Track a2, called Too Few Answers, brings the quasi-fusion home to you, baby:
Those were the days "my friend, we hoped they'd never end..."
But it just keeps getting more interesting, I found track A5 (Quake Of Your Smile) to be shockingly well composed:
So many thanks to the multitude of people who bring these lost treasures back to me and all of us.
Labels: Gary Epps
Monday, 17 July 2017
A lost French chansonnier album that recalls the beautiful Xavier Gernet I posted long ago, though lacking a song as decisively unforgettable as Mimmie, or alternatively Gerard Pisani's great Loup des Steppes, chanson combined with folk and a touch of jazz, a bit less folky acoustic than Le Chien des Dunes-- anyways, you get the idea. The title track is without doubt the big hit here, and the professional skill is quite impressive altogether:
A good bio and review in French appears here.
Labels: Olivier Bloch-Lainé
Friday, 14 July 2017
Recall from earlier.
I presented the first album back there and this is the second one from 1980 with Bob Curnow still leader and prime composer.
A track called Manstae II really surprised me with its nicely unique chord changes:
Fewer horns, more electric guitar(s) and fender rhodes and it would've been sublime in my books.
A1 Crusade (Bill Holman)
A2 Of Another Time (Bob Curnow)
A3 Manstae II (Jeff Holmes)
B1 Shuffluphagass (Les Hooper)
B2 A Time For Love (Johnny Mandel, arr. by Hank Levy for the Stan Kenton Orch.)
B3 The Tenth Planet (Bob Curnow)
Labels: CSULA Jazz Ensemble
Wednesday, 12 July 2017
To complement the later release posted earlier this is in a similar style but perhaps not quite as good, with the latter album edging this out in terms of variety of tempos, moods, and creativity in melodies. Too bad there was nothing to follow that masterpiece, Light of the Future... (light indeed: more like the bright light at the beginning of a tunnel into a dead end...)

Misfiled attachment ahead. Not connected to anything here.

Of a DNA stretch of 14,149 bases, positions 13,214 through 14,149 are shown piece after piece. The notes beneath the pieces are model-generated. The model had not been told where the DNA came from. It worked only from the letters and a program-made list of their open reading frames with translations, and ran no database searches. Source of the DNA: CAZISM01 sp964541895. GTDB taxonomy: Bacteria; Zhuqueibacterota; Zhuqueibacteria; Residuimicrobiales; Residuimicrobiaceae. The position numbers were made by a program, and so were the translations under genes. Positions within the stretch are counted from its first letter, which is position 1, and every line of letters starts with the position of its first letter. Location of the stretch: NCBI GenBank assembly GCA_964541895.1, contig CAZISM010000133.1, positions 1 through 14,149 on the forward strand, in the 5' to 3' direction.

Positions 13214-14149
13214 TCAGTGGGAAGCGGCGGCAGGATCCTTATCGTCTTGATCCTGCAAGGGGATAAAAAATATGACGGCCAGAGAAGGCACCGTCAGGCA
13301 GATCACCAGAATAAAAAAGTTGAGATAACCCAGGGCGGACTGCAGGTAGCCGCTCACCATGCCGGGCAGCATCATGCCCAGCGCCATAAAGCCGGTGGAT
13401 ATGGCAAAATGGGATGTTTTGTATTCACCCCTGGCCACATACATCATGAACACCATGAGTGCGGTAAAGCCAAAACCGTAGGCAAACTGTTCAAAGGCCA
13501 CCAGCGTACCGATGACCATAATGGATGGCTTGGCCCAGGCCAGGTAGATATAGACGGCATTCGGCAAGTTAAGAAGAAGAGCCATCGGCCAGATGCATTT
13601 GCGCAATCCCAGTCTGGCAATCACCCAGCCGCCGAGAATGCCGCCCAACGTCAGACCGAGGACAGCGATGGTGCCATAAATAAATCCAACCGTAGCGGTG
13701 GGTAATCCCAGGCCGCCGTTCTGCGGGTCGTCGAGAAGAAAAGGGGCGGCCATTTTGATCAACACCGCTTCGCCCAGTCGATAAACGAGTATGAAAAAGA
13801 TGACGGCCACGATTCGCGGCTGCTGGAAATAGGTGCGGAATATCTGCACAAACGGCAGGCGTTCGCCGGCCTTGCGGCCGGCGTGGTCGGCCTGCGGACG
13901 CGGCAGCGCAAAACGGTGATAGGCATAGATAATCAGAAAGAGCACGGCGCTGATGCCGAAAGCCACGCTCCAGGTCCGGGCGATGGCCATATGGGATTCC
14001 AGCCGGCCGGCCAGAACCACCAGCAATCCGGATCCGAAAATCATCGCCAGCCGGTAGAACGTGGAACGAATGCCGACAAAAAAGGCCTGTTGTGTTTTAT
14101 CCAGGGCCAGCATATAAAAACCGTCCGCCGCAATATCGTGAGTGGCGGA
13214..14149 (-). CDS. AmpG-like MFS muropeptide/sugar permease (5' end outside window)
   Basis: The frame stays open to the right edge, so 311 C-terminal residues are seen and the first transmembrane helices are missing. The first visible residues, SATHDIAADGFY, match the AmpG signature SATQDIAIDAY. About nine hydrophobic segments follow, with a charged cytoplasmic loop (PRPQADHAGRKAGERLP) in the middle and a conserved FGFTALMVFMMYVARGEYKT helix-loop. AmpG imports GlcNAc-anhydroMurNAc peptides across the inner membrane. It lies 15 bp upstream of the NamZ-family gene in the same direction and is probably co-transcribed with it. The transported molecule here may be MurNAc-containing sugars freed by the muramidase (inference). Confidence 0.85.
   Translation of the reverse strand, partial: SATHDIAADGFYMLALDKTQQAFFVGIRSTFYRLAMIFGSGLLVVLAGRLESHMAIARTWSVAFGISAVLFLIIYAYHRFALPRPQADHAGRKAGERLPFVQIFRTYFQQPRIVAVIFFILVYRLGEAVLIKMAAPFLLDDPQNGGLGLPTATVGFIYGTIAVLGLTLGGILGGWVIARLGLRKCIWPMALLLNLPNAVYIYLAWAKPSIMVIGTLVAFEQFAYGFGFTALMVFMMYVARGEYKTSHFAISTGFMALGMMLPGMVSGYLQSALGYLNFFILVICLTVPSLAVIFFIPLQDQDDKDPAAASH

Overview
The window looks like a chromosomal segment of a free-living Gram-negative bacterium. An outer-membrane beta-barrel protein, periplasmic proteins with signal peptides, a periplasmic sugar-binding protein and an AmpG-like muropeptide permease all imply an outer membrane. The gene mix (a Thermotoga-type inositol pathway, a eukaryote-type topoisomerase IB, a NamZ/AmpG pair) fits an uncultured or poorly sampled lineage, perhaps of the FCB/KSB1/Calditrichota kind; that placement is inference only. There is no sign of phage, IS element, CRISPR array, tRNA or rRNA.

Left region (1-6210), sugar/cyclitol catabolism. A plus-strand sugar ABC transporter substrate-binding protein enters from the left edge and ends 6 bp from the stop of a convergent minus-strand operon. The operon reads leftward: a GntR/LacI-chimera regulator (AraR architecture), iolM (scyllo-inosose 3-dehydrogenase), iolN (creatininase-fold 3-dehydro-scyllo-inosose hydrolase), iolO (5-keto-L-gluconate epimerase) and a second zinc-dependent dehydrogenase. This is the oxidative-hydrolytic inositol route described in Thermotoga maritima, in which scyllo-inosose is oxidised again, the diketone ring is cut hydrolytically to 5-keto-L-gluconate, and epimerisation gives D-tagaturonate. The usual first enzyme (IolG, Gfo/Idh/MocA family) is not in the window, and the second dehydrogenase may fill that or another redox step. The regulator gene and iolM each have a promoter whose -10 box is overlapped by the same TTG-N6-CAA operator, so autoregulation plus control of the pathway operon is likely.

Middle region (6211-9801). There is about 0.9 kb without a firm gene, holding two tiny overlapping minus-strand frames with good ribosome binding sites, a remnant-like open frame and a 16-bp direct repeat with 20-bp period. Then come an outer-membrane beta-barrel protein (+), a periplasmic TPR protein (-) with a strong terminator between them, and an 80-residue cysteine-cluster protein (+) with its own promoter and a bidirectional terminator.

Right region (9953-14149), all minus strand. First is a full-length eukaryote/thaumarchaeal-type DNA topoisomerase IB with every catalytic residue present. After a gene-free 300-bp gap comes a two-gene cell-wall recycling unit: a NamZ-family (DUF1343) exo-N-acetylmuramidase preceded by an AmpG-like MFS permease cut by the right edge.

Note that all compositions are by Zipflo.
Drums, Percussion – Christoph Haberer
Electric Bass, Acoustic Bass – Hans Joachim Schmidt
Electric Guitar, Acoustic Guitar – Günter Möll
Keyboards – Hans Peter Hepp
Producer – Wilhelm F. Schmid
Labels: Zipflo Reinhardt
Monday, 10 July 2017
Look at the terrible cover photo for III! what was the idea I wonder??? Renaissance artist meets Miami Vice set inside Tron? Hello beautiful can I blow a trumpet up your...? well as we all know we must be nonjudgemental when it comes to that decade. At least the music is not Duran Duran-influenced.
Recall Gilles Legault, and his 1981 solo album? Here's the remainder from his former group. As I mentioned in his post, I believe he wrote the most beautiful songs out of all here, quite an achievement considering the size of the group initially, being quite magically haunting, expressive, and very poetic in terms of word choices.